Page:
Now I can agree that there ARE false preachers out there (Matthew 7:15, 1 Timothy 1:3, 4 and chapter 4). But not every preacher on TV is necessarily a ‘prosperity preacher’. There is a balance between teaching people how to live the life Christ died to give them–a more abundant life (John 10:10; 3 John 1:2)–and being meek, humble and holy. Everyone perceives humility and holiness differently, but I don’t think you should totally discredit a preacher because s/he likes nice things. Whose to say those funds came from the church?

I worship in my local community and occasionally watch preachers on TV and read their books. Because I have read the Bible for myself, and continue to study it, I know if someone’s message is coming from God’s heart or from their own personal gospel and opinions. You have to know the Word for yourself before you can discern others’ motives. Please believe it.

What kind of fruit does this person’s ministry (and their life) produce (Luke 6:44; Matthew 21:18-19)? Is the person’s own immediate family on the up and up? Are lives being changed for the better as a result of their efforts? Are people coming to Christ and learning how to live their lives to be more like Him (their character, attitude, and integrity)?

I agree that people in positions of leadership are called to a higher standard (1 Timothy 3), but I say don’t let someone’s bankroll, clothing, or vehicle of choice dissuade you from ministers who are popular. They’re not perfect, and as humans they may stumble, but they’re not necessarily crooks trying to prey on those who are already down. Infighting only weakens our cause.

There are thousands, millions, zillions of preachers and teachers of God’s Word that are not out to get you. They really love the Lord and have committed their lives to doing His work, spreading the gospel (that is, the Good News of Jesus Christ– Matthew 28:16-20), and are active servant leaders helping their communities. Please back up off of these, my sisters and brothers in Christ who are trying to do the right thing and making a great impact.


“Touch not my anointed ones; do my prophets no harm.”– 1 Chronicles 16:22 and Psalm 105:15

P.S.- If you want to quickly look up the above-mentioned scriptures or any others in your favorite Bible version, go to http://www.biblegateway.com/ or your favorite online Bible resource. And if I’ve missed the mark, give me some food for thought–I don’t have all the answers.

Mary Mary: Be U

Tina and Erica Campbell (Mary Mary)

I am a fan of Mary Mary (Erica and Tina Campbell). I saw them perform in Washington D.C. upon the release of their first album, and have always admired their fearless, classy portrayal of the God in them. I knew this book was geared for young people, but I am writing a book for teen girls so I decided to check out Be U to see if there was anything that prompted me to write on another subject, or see if there was anything I left out of my work. Although I enjoyed the book overall, as it contained a lot of spiritual reminders, unfortunately, I also discovered some things that I thought the Campbell sisters left out.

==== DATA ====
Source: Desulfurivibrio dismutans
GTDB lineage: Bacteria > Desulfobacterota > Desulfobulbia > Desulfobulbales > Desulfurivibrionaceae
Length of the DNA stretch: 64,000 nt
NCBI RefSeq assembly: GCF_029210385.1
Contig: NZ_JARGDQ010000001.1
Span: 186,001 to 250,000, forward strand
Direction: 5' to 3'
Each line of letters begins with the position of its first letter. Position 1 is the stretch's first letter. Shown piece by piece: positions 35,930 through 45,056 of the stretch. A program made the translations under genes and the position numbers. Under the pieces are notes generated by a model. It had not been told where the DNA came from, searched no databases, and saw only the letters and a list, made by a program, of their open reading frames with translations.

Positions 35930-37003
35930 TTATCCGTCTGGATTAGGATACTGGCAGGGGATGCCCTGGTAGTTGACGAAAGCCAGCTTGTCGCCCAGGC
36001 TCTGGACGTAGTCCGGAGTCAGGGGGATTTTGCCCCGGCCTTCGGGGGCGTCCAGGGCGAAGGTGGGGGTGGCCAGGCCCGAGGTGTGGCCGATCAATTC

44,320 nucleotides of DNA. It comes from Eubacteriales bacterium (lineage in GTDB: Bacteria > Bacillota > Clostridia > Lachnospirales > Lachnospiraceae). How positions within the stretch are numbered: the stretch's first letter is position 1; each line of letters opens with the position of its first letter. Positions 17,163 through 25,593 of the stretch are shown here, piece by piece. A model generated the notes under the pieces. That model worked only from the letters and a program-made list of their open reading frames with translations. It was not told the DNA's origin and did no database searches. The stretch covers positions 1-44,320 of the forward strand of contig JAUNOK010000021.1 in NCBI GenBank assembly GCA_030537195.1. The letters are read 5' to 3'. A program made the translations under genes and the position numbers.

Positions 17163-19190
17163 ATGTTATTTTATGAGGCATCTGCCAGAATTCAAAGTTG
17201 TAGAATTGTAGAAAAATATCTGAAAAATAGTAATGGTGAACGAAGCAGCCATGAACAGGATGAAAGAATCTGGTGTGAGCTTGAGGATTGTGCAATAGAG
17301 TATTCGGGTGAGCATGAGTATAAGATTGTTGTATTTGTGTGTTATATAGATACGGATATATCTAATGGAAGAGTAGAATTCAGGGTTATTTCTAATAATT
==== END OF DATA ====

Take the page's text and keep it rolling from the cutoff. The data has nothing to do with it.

First, let me say that this book is very easy to read for all ages.  It has the format of a devotional, with a page of scripture, a page and half that is a message from one of the sisters, and then 3-4 pages of questions and space for answers (like a journal). The sisters cleverly use their song titles for their chapter themes. The messages don’t go into a lot of depth—they are brief enough to read quickly, but get the point across.

The most touching and powerful anecdotes were those of Erica’s husband overcoming cancer, and Tina dealing with having to leave her preemie daughter in the hospital for almost a month until she could come home (that had to seem like forever!). However, I don’t know if young people can really relate to such stories. I thought some “youth-friendly” stories were missing, and I’m sure Erica & Tina had some, as they come from a big family.

I saw Tina on The Mo’Nique Show to promote this book, and have heard both sisters on radio interviews too—they are always on point. But I wish the Q&A chapter had more questions about practical, youth-friendly issues.  From an editorial standpoint, I noticed a few typos in this chapter as well (not to be picky, but I’m a technical writer–I can’t help but notice these things).

Something else that is very important is missing from this book—how to invite Jesus to become your personal Lord and Savior. I think this book assumes that every young person who picks it up is “churched” and understands terms like “grace” and so on. Be U is a nice overview for youth who want to or need to begin developing a personal quiet time of devotion with God. I hope this book plants a seed that will make them want to stay connected to God and commit to a personal relationship with Jesus Christ.